DOT issues ‘A Vision for Safety 2.0’ guidance for automated vehicles

 

The U.S. Department of Transportation has issued new, updated voluntary guidance for automated vehicles, building on earlier guidance released last September under the previous administration.
 
The new guidance, named A Vision for Safety: 2.0, loosens some of the requirements from the earlier one, according to a summary sheet released by the Department of Transportation.
 
“The new guidance supports further development of this important new technology, which has the potential to change the way we travel and how we deliver goods and services,” Transportation Secretary Elaine Chao said in a statement. “The safe deployment of automated vehicle technologies means we can look forward to a future with fewer traffic fatalities and increased mobility for all Americans.”
 
The new vision focuses on the highest levels of automation, 3-5, as defined by SAE International. It also “clarifies the guidance process and that entities do not need to wait to test or deploy their ADSs [automated driving systems],” DOT says.

“The federal government wants to ensure it does not impede progress with unnecessary or unintended barriers to innovation. Safety remains the number one priority for U.S. DOT and is the specific focus of NHTSA,” the National Highway Transportation Safety Administration, the document says.
 
As with the previous guidance, reporting on tested systems would be voluntary, although DOT encourages companies testing automated technology to “publicly disclose Voluntary Safety Self-Assessments of their systems in order to demonstrate their varied approaches to achieving safety.”
 
However, the guidance also notes that companies are not required to do so, “nor is there any mechanism to compel entities to do so.”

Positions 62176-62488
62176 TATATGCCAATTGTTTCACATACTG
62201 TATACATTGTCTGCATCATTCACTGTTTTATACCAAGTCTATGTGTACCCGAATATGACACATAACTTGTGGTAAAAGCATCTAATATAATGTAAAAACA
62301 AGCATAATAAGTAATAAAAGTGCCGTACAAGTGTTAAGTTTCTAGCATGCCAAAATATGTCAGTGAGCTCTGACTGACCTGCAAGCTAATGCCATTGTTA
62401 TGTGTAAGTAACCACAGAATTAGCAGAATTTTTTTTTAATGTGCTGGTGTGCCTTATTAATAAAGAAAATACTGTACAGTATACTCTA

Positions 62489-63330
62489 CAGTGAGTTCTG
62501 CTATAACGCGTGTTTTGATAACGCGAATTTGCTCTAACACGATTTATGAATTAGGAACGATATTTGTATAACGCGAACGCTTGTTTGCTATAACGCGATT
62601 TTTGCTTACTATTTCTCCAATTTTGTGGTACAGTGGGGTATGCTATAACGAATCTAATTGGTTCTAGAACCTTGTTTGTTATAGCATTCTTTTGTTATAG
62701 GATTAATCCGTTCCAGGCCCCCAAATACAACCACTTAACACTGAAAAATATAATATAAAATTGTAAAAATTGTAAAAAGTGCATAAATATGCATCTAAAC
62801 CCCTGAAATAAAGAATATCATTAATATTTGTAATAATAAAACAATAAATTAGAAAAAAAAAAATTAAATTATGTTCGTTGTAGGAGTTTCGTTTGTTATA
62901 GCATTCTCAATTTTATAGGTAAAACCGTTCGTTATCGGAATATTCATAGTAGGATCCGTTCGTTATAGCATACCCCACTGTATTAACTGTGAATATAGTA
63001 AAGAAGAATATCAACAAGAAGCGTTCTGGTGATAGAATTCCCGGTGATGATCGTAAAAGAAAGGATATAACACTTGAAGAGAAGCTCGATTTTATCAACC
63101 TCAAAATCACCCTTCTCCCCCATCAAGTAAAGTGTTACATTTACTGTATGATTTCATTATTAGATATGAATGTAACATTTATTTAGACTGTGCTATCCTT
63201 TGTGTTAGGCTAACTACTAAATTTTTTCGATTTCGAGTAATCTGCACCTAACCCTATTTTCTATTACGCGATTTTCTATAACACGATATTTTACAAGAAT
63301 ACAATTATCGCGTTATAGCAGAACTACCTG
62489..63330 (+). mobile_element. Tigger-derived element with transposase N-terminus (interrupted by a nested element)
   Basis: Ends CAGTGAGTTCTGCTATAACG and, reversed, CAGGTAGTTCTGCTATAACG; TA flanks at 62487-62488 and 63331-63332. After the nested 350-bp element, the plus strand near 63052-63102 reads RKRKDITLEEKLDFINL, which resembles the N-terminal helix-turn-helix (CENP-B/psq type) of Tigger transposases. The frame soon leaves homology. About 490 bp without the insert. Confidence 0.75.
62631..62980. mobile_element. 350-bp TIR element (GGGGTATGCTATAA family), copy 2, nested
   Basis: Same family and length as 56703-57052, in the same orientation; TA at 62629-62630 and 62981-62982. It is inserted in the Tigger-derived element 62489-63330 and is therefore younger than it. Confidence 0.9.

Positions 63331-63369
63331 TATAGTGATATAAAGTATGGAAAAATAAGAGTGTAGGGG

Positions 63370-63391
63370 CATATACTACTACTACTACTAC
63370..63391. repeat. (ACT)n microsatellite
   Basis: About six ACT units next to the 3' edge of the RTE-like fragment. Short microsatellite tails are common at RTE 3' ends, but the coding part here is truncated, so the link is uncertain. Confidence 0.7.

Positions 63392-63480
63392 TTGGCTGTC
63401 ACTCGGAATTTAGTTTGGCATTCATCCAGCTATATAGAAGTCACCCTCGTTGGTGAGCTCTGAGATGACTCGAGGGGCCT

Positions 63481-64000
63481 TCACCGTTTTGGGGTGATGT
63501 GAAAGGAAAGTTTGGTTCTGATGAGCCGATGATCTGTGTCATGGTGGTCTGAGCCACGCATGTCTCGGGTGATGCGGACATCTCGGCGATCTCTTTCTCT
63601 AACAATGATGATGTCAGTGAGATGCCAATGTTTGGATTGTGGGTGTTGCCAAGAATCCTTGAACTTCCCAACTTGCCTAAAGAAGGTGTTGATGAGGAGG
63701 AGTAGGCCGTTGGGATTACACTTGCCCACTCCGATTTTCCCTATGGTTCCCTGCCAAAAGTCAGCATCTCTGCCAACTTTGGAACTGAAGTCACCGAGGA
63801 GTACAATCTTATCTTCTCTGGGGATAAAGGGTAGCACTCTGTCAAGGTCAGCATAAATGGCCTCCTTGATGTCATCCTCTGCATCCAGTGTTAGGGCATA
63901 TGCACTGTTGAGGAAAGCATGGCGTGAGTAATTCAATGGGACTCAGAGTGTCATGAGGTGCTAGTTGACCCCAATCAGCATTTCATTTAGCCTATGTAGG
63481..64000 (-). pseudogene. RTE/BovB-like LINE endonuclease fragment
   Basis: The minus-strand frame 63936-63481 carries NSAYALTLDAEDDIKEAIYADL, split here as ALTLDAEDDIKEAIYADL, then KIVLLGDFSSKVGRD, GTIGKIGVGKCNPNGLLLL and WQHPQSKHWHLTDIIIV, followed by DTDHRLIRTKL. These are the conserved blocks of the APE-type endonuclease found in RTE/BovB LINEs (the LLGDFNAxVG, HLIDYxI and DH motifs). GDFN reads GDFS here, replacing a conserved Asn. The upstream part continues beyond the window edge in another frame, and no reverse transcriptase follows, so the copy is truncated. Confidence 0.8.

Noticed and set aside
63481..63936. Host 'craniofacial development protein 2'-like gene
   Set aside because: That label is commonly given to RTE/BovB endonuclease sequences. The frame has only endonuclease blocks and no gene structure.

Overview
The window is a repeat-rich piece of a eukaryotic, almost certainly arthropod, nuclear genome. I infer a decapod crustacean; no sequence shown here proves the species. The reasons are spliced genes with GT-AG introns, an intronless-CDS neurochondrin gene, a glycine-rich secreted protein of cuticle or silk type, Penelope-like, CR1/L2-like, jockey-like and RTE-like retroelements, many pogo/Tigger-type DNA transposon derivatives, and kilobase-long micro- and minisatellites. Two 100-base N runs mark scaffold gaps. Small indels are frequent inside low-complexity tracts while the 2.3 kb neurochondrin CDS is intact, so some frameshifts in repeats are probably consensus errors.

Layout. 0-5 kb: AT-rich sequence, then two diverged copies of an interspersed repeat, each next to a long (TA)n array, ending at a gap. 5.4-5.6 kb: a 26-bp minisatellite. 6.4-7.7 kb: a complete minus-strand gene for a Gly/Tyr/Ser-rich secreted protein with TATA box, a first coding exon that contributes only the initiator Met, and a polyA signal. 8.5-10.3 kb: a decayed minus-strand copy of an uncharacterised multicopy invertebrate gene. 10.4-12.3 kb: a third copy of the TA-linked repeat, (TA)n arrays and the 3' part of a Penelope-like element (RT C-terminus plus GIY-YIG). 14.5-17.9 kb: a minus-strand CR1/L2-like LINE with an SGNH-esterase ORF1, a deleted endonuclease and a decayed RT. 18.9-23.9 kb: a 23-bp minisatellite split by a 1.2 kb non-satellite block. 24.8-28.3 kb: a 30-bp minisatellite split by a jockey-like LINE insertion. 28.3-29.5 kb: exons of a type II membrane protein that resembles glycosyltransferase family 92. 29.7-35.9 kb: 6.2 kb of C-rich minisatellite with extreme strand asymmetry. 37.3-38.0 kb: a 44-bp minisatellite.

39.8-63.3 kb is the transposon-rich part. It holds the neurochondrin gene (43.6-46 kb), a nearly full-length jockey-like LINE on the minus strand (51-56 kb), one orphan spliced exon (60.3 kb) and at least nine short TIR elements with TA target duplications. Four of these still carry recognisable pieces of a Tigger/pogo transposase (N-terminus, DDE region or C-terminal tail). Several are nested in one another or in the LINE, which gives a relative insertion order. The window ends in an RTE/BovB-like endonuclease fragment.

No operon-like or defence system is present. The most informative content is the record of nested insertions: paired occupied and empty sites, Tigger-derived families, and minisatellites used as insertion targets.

The guidance calls for automakers and other entities to focus on 12 areas related to safety:

  • System safety, or vehicles free of “unreasonable” safety risks
  • Operational design domain, or the conditions or geographic areas where the vehicles can operate (can they drive in rain, or on gravel roads?)
  • Object and event detection: Testing entities should have a documented process for assessing and testing their vehicles’ ability to avoid pedestrians, bicyclists, animals and other potential road hazards
  • Fallback to “minimal risk condition,” or, if a vehicle malfunctions, how quickly can it be brought to a state where it can’t do any harm?
  • Validation methods: Testers should develop validation methods to mitigate the safety risks of their systems
  • Human-machine interface: How do the vehicles communicate to their passengers, especially the ones that don’t have traditional controls?
  • Cybersecurity: Companies testing systems should incorporate best practices and design principles from NHTSA, the National Institute of Standards and Technology, SAE International and others to keep their vehicles from being hacked
  • Crashworthiness: What happens when non-automated vehicles run into automated vehicles, and how will the AV occupants be protected?
  • Post-crash behavior: How can AVs be made safer after an accident, such as by shutting down a fuel pump or moving the vehicle out of the roadway?
  • Data recording: Learning from crash data will be critical to the development of safe vehicles. NHTSA is working with SAE International to establish uniform data elements for crash reconstruction
  • Consumer education and training: Vehicle testers and dealers need to be able to accurately describe how their vehicles work.
  • Federal, state and local laws

 
The guidance urges that states not codify the guidance into state laws, as “allowing NHTSA alone to regulate the safety design and performance aspects of ADS (automated driving systems) technology will help avoid conflicting federal and state laws and regulations that could impede deployment,” the guidance document says.

As was mentioned in the earlier document, NHTSA is charged with setting and enforcing Federal Motor Vehicle Safety Standards, and investigating and managing any vehicle recalls; states are charged with licensing human drivers, registering vehicles, enacting and enforcing traffic laws, regulating insurance and liability and conducting safety inspections, if they choose to.

The guidance says states should create a “technology neutral” environment for automated vehicles and review traffic laws and regulations that could hinder their operation.
 As was the case with the earlier guidance, this isn’t expected to be the final version, and DOT and NHTSA are already planning for A Vision for Safety 3.0.

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